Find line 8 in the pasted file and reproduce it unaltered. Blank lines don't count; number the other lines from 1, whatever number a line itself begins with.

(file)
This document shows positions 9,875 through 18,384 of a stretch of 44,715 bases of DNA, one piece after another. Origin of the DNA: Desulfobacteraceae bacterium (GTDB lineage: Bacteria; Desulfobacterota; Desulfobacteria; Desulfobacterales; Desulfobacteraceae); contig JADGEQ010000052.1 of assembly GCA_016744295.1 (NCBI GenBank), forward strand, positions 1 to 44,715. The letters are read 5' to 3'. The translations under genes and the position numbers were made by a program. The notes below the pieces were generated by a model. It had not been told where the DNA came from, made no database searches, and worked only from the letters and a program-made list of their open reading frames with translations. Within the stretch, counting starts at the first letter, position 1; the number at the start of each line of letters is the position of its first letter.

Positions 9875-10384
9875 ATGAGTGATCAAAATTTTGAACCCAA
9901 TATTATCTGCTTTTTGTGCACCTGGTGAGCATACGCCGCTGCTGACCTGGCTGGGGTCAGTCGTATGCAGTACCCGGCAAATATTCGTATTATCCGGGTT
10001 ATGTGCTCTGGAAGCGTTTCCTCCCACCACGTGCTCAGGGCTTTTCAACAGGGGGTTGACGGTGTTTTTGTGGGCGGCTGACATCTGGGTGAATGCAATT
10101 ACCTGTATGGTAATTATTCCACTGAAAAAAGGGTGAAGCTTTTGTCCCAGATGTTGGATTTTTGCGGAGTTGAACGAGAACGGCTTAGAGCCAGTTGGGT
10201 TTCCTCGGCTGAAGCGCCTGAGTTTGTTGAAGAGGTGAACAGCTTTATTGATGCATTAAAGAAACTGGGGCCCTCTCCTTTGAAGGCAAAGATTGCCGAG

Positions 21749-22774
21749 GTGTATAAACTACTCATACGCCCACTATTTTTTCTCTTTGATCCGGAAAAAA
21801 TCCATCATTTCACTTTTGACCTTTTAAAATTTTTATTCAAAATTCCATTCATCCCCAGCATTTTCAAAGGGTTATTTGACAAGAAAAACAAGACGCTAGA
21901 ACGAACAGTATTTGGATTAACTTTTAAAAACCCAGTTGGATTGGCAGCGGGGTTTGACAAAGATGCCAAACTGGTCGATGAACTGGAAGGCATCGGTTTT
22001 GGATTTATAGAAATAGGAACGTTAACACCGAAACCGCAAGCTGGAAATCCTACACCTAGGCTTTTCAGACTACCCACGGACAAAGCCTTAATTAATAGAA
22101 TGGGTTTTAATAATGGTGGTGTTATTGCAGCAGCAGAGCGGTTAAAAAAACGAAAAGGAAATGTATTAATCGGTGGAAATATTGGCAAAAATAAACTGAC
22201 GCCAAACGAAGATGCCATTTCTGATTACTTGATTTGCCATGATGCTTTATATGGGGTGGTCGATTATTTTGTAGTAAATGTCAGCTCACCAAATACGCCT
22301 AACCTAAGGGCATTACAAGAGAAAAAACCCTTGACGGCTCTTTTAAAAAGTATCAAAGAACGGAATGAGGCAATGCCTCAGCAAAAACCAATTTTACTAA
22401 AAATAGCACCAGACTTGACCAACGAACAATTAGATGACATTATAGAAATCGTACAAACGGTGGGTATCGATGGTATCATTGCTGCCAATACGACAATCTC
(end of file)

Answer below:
Positions 21749-22774